Piezoelectric accelerometers are made commonly made of quartz crystals, piezoceramics (Lead Zirconate titanate) or tourmaline crystals or lithium niobate for high temperature applications. The accelerometer utilizes the principle of piezoelectricity to convert mechanical energy into electrical output. Therefore, they are ideal for measuring general vibration or high frequency acceleration in the industry. The piezoelectric accelerometers are widely used for measuring vibration in many scientific and industrial applications such as in predictive maintenance, aerospace, automotive, medical and process control.
Piezoelectric accelerometer may also have built-in electronics to amplify the signal before transmitting it to the data acquisition system. This type of accelerometer is defined as IEPE accelerometer. The electronics converts the high impedance signal of the piezoelectric material into a voltage signal with low impedance of typically 100 Ω. Low impedance is beneficial because it can be transmitted across long cable lengths without significant loss of signal quality.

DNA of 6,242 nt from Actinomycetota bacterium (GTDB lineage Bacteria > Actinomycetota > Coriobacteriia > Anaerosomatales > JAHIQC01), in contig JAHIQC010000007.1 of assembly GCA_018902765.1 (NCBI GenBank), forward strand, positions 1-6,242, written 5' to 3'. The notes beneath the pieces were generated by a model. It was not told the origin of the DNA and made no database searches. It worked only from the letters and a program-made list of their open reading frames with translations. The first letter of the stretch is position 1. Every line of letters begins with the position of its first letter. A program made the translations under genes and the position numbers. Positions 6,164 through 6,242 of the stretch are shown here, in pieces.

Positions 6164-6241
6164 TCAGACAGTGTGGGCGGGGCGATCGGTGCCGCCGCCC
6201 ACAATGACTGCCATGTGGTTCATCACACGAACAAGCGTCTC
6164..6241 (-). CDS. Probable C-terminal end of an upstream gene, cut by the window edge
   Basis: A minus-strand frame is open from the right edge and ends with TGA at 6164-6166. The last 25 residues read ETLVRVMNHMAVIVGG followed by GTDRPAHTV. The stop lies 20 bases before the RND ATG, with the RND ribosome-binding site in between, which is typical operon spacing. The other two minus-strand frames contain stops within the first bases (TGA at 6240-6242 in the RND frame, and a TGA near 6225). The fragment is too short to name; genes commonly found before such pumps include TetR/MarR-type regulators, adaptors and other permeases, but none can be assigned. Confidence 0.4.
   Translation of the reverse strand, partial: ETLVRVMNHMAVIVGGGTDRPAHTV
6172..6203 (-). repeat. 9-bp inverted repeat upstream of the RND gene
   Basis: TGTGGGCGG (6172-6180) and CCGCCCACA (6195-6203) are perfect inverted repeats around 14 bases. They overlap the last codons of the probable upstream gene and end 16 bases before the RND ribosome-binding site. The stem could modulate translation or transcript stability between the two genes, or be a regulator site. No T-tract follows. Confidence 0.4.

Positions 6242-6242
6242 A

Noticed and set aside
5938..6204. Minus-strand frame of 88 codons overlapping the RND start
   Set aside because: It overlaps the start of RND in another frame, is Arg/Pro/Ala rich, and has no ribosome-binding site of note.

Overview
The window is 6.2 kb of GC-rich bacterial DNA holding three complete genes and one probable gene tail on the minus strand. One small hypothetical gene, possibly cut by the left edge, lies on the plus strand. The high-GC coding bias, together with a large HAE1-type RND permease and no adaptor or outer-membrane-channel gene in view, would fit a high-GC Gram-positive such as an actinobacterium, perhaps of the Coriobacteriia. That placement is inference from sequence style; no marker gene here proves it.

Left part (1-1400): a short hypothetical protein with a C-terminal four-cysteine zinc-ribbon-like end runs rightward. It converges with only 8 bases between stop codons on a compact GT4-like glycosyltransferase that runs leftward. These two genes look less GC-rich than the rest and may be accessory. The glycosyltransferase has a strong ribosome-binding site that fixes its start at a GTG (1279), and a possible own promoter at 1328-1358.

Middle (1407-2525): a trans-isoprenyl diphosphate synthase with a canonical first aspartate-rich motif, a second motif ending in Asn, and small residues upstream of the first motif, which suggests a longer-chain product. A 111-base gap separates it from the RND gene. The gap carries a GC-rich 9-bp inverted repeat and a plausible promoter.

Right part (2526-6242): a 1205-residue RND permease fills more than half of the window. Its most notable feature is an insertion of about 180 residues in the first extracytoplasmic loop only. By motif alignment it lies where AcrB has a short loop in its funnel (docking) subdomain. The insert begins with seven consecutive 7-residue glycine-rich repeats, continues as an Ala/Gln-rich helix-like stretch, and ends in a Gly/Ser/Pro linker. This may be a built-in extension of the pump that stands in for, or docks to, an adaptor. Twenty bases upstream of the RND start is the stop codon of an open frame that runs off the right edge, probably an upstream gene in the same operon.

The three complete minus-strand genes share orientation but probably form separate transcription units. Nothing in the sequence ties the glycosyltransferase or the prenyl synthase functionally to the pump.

Variable Capacitance Accelerometer
Variable Capacitance accelerometer utilizes MEMS capacitive technology which offers superior performance comparable to the popular piezoelectric accelerometer. A variable capacitance accelerometer is manufactured using silicon microfabrication which introduces economic feasibility for high volume applications. It is popular for OEM manufacturers due to its low power consumption, excellent linearity and independent of temperature. The variable capacitance accelerometer is ideal for measuring a very low, DC-responding frequency acceleration from 0 Hz to 1 kHz. It also has a high sensitivity for detecting even a tiny vibration while provides excellent linearity and temperature independence. For example, a capacitive accelerometer with a frequency response from 0Hz to 15Hz will provide a sensitivity of 1V/g compared to average of 10mV/g in piezoelectric accelerometer.
Accelerometers applications in the industry
Accelerometers have a very extensive range of applications, depending on the industry they are being used in. From the automobile industry to product manufacturing, Accelerometers have a very important role to ensure the safety of the device, accuracy in measurements, functioning of laboratory equipments and much more. Let’s look at some of the typical applications of accelerometers in the industry.
- Used as a protective shield in laptops to launch protection system to the hard drive in the event of free-fall.
- Ensuring automobiles safety by launching airbag system in the event of crash.
- Missiles and ballistic testing
- Aircraft flight test
- Measuring vibration on gas turbine
- Automotive crash test in laboratory
- Seismic monitoring